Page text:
I thought the 7D had a pop-up flash? You can probably pop it up, set it to 1/4 or 1/2 power and fill shadows? Or, you can get some 20 X 30 foam board white on both sides to use as cheap reflectors. I went through the scratch & dent bin at the local craft store and picked up a bunch for $2.50 each. If you can find black with a mat finish, those are useful too.
Lightroom is a photo organizer that has a raw converter attached and can do some basic editing tricks and printing. If it is all you need, that’s great. I didn’t get along with the demo of LR3 and don’t want it to organize my photos so I don’t use it.
You have colour casts. And, you have some very deep shadows.
It would be so convenient if we could just drop photos into this stream, in the mean time, check out:
For those of you following along later, “Before” and “after” will probably only be available for a little while, after which they will get cleaned off my server to recover the space.
If you like “after”, it was opened in Adobe Camera Raw and the eye dropper was used to get white balance using her teeth. Then the white balanced version was layered over the original, in Photoshop CS5, and a mask was used to keep the original background and the white balanced girl. On the new layer, some blemishes were cleaned up with the band-aid tool. Then some sharpening was applied but the blur tool was used to take some luminance off the background. It was converted back to 8 bits and saved.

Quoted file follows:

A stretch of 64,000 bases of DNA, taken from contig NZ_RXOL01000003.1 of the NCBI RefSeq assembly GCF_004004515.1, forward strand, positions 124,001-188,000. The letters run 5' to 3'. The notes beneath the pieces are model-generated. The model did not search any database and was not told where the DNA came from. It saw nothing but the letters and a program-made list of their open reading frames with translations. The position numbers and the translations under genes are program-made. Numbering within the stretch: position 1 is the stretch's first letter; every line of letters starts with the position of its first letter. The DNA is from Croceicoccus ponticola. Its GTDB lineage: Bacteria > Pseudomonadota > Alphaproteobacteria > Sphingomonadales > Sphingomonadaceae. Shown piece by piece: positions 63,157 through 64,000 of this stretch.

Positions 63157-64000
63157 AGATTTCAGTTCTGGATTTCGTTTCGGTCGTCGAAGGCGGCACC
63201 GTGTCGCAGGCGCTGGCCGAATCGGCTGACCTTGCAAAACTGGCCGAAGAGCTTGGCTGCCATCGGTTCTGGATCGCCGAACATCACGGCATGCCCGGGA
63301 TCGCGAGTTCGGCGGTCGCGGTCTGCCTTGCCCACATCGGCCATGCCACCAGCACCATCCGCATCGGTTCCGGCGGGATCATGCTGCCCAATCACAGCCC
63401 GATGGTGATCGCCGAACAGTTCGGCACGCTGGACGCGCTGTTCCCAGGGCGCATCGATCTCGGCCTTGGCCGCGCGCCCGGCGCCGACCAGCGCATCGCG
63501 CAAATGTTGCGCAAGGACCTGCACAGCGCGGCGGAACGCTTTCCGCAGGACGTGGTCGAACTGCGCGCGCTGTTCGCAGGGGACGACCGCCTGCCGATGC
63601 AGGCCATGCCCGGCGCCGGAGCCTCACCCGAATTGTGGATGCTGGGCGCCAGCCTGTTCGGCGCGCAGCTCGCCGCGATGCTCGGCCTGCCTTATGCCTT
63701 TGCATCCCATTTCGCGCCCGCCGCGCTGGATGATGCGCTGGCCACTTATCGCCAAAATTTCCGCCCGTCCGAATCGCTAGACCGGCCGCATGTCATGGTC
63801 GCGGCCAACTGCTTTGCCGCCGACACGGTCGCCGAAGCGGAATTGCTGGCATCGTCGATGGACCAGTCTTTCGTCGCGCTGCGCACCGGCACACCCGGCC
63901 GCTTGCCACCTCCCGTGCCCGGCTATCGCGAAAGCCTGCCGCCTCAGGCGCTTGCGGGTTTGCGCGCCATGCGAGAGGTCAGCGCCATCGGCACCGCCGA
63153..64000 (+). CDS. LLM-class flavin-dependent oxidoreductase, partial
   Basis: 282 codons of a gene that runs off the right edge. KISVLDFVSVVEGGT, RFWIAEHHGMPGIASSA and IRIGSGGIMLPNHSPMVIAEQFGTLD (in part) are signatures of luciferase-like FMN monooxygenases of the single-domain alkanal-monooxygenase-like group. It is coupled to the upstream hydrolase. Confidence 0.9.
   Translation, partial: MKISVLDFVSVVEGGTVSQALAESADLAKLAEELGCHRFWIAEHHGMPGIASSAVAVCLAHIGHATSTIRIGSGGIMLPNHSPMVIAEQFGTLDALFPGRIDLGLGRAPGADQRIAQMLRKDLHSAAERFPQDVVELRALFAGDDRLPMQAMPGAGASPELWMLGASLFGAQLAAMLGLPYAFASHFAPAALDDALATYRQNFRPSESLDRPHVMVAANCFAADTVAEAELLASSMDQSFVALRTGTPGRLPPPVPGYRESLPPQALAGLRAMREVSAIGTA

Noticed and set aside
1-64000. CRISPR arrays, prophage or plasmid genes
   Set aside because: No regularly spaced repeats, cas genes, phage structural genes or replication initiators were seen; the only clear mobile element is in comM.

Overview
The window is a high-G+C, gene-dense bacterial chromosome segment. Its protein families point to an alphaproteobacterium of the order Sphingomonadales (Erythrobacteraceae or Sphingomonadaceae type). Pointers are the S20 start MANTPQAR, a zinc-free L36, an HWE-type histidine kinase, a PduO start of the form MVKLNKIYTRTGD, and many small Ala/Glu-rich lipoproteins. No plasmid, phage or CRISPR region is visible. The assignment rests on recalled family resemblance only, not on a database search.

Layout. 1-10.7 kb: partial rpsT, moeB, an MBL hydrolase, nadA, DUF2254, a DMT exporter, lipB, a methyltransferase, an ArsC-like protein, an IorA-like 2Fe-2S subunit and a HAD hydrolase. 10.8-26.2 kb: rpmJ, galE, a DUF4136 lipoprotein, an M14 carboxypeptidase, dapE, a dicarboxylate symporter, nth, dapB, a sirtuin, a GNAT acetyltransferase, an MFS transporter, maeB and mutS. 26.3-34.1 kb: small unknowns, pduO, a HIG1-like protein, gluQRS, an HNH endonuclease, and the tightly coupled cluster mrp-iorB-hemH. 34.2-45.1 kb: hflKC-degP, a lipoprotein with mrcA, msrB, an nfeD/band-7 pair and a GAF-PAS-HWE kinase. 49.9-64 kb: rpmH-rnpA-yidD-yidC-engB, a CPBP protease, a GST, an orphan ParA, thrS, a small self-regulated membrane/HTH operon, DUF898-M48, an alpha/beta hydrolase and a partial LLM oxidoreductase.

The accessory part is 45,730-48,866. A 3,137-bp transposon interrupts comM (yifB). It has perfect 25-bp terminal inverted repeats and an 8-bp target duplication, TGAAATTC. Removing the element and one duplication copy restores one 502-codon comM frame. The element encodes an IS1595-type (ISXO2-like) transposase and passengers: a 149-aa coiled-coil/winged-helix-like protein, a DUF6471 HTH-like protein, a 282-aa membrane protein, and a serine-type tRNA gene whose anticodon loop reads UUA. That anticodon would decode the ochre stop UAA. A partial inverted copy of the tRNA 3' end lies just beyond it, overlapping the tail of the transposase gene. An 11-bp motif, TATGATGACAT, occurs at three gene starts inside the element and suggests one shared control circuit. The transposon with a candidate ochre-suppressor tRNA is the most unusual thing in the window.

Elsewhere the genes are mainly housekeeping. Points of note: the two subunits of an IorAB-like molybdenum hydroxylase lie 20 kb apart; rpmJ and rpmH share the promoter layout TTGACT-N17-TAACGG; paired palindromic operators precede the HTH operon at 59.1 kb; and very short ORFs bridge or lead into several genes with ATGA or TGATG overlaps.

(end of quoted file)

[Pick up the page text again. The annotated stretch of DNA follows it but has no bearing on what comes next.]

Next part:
If I were starting with the raw file, I would check the lens correction check boxes, perhaps add some noise smoothing, adjust white balance, look at highlights and shadows and perhaps adjust Exposure, Recovery and Fill Light, and straighten the image if needed. Then pop it into Photoshop to clean up any blemishes, crop, resize, sharpen. Except for the blemishes part, it only takes a few minutes. Skin can take a bit longer depending on what needs to be done.
You can shoot a grey card or use an Expo-disc to set custom white balance, then that white balance will come into DPP or ACR with the file and your white balance will already be correct. Or, the lazy way I usually use, shoot in auto white balance and pick a neutral object to set white balance with the eye dropper tool. If you are shooting in changing light or only taking a shot or two, this method works well. If you are shooting a lot of images in the same light, setting white balance in the camera will give a faster result with uniform white balance, which you might prefer if you are going to print 50 shots for a wedding album.